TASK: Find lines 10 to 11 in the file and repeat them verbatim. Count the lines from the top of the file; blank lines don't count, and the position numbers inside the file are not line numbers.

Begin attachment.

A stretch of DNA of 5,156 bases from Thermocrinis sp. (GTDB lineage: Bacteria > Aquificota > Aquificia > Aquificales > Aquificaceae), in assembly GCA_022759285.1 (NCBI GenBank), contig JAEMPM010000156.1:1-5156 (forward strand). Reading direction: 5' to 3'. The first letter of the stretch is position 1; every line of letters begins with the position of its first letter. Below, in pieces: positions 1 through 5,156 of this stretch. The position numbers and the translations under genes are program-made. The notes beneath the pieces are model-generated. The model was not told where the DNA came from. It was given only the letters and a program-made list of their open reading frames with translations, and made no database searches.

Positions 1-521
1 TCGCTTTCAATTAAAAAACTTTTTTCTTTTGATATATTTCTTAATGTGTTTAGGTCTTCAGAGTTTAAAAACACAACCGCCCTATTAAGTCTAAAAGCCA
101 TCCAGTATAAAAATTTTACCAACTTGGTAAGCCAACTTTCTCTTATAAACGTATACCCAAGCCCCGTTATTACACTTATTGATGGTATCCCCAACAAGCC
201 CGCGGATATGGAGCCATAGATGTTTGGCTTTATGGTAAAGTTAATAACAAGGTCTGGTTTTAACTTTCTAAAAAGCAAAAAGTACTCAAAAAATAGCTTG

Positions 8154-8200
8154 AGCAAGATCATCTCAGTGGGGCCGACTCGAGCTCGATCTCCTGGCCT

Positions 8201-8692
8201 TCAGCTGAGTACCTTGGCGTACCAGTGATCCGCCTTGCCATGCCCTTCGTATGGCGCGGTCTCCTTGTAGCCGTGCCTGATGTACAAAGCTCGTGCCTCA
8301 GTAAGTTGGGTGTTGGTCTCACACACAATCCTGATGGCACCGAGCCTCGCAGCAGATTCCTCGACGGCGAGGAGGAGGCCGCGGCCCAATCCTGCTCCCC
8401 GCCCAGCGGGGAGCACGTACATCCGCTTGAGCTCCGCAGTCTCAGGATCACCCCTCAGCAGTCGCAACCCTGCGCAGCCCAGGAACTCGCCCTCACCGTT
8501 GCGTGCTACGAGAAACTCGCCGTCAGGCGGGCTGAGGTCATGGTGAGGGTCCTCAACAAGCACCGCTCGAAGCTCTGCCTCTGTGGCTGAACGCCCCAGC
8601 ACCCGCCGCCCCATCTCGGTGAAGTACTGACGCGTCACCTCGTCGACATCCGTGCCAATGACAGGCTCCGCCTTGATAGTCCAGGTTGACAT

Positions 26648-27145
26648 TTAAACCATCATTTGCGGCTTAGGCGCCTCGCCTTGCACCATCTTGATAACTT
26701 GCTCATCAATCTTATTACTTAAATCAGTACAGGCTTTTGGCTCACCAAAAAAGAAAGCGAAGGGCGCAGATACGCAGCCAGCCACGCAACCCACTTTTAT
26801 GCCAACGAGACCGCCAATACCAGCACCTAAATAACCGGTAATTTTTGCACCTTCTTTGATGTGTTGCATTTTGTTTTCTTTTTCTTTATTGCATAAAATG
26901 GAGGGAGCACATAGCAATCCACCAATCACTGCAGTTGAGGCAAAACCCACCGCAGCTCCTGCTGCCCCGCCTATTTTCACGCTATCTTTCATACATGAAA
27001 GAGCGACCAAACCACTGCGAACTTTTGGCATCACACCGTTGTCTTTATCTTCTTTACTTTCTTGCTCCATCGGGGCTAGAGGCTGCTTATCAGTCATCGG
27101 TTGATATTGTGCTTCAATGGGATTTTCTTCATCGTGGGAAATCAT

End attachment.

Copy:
8301 GTAAGTTGGGTGTTGGTCTCACACACAATCCTGATGGCACCGAGCCTCGCAGCAGATTCCTCGACGGCGAGGAGGAGGCCGCGGCCCAATCCTGCTCCCC
8401 GCCCAGCGGGGAGCACGTACATCCGCTTGAGCTCCGCAGTCTCAGGATCACCCCTCAGCAGTCGCAACCCTGCGCAGCCCAGGAACTCGCCCTCACCGTT